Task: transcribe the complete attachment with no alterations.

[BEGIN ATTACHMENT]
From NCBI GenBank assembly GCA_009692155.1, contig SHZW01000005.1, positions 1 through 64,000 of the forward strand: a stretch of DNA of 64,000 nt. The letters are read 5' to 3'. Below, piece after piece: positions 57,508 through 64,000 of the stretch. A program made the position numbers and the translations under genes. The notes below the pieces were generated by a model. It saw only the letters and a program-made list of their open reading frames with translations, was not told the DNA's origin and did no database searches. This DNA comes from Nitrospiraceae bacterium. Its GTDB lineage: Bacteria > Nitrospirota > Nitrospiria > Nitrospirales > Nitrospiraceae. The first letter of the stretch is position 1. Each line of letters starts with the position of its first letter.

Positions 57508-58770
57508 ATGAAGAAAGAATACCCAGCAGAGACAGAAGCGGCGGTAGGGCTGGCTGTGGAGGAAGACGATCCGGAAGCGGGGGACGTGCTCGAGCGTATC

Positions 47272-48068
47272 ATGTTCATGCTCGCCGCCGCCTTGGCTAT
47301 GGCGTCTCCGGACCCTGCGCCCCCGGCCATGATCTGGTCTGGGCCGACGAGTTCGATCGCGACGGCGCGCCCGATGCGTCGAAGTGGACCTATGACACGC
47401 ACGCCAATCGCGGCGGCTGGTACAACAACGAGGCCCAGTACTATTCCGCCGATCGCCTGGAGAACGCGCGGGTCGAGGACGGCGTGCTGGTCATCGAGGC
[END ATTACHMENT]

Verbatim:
From NCBI GenBank assembly GCA_009692155.1, contig SHZW01000005.1, positions 1 through 64,000 of the forward strand: a stretch of DNA of 64,000 nt. The letters are read 5' to 3'. Below, piece after piece: positions 57,508 through 64,000 of the stretch. A program made the position numbers and the translations under genes. The notes below the pieces were generated by a model. It saw only the letters and a program-made list of their open reading frames with translations, was not told the DNA's origin and did no database searches. This DNA comes from Nitrospiraceae bacterium. Its GTDB lineage: Bacteria > Nitrospirota > Nitrospiria > Nitrospirales > Nitrospiraceae. The first letter of the stretch is position 1. Each line of letters starts with the position of its first letter.

Positions 57508-58770
57508 ATGAAGAAAGAATACCCAGCAGAGACAGAAGCGGCGGTAGGGCTGGCTGTGGAGGAAGACGATCCGGAAGCGGGGGACGTGCTCGAGCGTATC

Positions 47272-48068
47272 ATGTTCATGCTCGCCGCCGCCTTGGCTAT
47301 GGCGTCTCCGGACCCTGCGCCCCCGGCCATGATCTGGTCTGGGCCGACGAGTTCGATCGCGACGGCGCGCCCGATGCGTCGAAGTGGACCTATGACACGC
47401 ACGCCAATCGCGGCGGCTGGTACAACAACGAGGCCCAGTACTATTCCGCCGATCGCCTGGAGAACGCGCGGGTCGAGGACGGCGTGCTGGTCATCGAGGC